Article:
Ur­ban grinders

City liv­ing is gett­ting no cheaper. City cars help cut costs

Herald Sun - Motoring - - Cover Story - CRAIG DUFF craig.duff@cars­guide.com.au

LIGHT cars used to be the sec­ond car, the one that’d be­grudg­ingly be taken to the su­per­mar­ket when the real car was out. Not any­more.

Light cars now make sense as the sole ve­hi­cle for city dwellers with­out kids— they’re easy to park, will carry four adults in vary­ing de­grees of com­fort and don’t cost a for­tune to fuel up.

The rush to down­size means more than one in 10 cars sold to­day is from the light cat­e­gory. Car­mak­ers have re­sponded to that grow­ing mar­ket with more stan­dard gear at lower prices.

They also un­der­stand a pos­i­tive first ex­pe­ri­ence could get you back to the deal­er­ship for your next ve­hi­cle, so you won’t be ig­nored for look­ing at the

‘‘ cheap’’ cars. They will try to up­sell you into a higher model, though, so be­ware of al­loy wheels and dual-zone air­con if steel rims and a power win­dow is all you need.

The aver­age cost of the light cars in this field— en­try level au­tos— is just north of $17,000. The Volk­swa­gen is the dear­est at $19,490 and is the only car here to de­mand pre­mium un­leaded petrol. It also feels to be the best built, but all of th­ese cars are sturdy, re­li­able trans­port.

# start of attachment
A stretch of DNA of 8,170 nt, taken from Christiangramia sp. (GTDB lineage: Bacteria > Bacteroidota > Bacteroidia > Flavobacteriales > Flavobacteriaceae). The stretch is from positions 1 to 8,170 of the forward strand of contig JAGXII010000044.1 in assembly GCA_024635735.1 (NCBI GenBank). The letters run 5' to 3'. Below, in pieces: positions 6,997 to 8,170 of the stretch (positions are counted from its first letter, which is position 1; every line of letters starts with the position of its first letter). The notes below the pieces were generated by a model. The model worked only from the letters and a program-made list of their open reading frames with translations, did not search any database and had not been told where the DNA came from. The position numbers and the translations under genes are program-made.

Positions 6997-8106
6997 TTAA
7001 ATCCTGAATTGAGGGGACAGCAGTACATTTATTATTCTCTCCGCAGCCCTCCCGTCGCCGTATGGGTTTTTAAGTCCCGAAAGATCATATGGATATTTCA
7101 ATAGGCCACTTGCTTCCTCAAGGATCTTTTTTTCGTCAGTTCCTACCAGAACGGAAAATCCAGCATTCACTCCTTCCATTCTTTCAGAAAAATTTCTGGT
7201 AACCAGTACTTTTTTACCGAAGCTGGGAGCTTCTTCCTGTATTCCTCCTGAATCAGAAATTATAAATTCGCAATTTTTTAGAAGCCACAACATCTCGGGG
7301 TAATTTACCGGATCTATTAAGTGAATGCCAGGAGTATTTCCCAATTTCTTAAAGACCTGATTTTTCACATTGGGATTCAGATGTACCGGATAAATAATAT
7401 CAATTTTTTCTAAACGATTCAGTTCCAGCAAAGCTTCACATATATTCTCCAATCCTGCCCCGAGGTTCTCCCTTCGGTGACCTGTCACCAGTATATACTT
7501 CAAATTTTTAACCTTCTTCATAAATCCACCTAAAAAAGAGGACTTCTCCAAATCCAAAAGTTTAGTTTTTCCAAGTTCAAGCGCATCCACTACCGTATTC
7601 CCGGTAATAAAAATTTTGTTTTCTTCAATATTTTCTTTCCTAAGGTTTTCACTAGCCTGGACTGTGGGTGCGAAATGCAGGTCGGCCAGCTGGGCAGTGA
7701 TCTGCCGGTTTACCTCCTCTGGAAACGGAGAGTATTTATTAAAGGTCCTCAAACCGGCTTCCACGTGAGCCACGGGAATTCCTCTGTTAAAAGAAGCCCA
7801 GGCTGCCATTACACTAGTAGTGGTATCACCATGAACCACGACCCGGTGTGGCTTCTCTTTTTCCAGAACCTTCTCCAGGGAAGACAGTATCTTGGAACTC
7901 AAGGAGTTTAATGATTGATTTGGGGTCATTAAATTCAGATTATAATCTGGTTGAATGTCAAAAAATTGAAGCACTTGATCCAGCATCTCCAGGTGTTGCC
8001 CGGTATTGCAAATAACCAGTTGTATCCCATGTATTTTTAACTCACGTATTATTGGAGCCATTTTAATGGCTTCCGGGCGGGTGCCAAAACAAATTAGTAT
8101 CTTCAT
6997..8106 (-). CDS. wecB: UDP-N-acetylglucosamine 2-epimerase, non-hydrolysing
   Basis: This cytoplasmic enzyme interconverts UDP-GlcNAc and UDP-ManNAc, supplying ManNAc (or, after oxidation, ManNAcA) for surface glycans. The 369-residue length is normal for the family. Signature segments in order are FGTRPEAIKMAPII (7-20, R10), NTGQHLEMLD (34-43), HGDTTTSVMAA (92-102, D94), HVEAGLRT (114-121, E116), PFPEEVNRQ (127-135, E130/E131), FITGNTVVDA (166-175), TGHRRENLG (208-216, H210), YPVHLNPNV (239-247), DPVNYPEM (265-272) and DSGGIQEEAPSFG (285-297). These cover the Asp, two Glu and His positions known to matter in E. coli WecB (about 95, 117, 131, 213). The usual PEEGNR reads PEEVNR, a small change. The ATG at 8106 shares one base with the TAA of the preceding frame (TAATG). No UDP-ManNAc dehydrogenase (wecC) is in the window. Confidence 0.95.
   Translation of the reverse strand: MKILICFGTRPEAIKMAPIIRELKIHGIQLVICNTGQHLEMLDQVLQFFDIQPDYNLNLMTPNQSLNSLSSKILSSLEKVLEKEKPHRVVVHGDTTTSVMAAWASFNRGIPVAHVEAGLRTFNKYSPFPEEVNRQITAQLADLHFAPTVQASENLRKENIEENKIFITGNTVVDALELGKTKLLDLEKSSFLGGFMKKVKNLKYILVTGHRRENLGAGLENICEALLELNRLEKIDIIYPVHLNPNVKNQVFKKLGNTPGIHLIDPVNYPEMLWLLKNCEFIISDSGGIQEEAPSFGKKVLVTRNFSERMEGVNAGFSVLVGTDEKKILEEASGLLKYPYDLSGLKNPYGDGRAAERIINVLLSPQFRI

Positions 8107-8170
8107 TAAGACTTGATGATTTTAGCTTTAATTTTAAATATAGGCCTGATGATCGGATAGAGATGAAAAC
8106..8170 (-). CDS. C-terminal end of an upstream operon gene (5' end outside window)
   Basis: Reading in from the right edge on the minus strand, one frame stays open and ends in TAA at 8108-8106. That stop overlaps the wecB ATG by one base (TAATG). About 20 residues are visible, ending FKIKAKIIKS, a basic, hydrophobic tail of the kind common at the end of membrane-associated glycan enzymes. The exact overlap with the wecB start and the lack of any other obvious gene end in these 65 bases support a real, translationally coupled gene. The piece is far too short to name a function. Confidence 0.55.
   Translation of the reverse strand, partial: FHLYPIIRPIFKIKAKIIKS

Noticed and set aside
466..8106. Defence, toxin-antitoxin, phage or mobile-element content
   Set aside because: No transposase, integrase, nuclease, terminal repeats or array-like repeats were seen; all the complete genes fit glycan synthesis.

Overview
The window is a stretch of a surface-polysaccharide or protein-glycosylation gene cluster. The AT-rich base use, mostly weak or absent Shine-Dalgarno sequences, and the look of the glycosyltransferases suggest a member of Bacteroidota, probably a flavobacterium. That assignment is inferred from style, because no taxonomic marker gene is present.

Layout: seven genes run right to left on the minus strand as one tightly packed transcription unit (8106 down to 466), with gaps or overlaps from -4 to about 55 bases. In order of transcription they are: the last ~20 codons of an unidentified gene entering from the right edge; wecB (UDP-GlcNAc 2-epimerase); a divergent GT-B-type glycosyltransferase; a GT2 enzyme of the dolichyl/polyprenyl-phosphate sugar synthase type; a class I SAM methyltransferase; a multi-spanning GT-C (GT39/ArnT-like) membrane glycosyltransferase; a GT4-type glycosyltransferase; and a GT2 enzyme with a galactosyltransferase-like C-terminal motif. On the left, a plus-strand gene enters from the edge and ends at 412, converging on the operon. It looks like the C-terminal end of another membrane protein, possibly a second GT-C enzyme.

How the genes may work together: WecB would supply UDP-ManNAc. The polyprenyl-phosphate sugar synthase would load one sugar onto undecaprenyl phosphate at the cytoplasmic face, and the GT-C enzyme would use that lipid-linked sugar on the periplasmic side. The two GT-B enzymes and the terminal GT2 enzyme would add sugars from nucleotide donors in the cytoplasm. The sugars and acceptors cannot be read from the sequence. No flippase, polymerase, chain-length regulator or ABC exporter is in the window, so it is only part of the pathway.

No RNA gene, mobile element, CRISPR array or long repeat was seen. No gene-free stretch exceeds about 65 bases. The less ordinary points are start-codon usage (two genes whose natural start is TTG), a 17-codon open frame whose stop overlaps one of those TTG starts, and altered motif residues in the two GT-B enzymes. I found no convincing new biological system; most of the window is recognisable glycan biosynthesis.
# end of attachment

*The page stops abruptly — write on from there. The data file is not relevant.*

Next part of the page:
Bud­get buy­ers should con­sider the Mit­subishi Mi­rage if out­right per­for­mance isn’t an is­sue. It costs $15,290, is the cheap­est to re­fuel and an­nual ser­vic­ing costs are just $250.

The Mazda2 proves this seg­ment isn’t en­tirely price-driven. The lit­tle hatch leads the sales field this year, fol­lowed by the Toy­ota Yaris and Hyundai i20. They’re not the cheap­est cars to buy or run but they have a rep­u­ta­tion for re­li­a­bil­ity and value that— at least in the case of the Mazda2— has it cam­paign­ing strongly de­spite its age.

Honda’s Jazz has the best re­sale of this bunch, re­flect­ing the brand’s (slowly wan­ing) rep­u­ta­tion for pro­duc­ing bet­ter-built ve­hi­cles. The Ba­rina is the thirsti­est, need­ing 7.3 litres to travel 100km. That’s half a litre more than the Mazda2.

Cars­guide has used the national aver­age of $1.49.4 for un­leaded petrol and added 8¢ for the 95RON fuel needed to keep theVWon the street. We have each car trav­el­ling 15,000km a year for three years.

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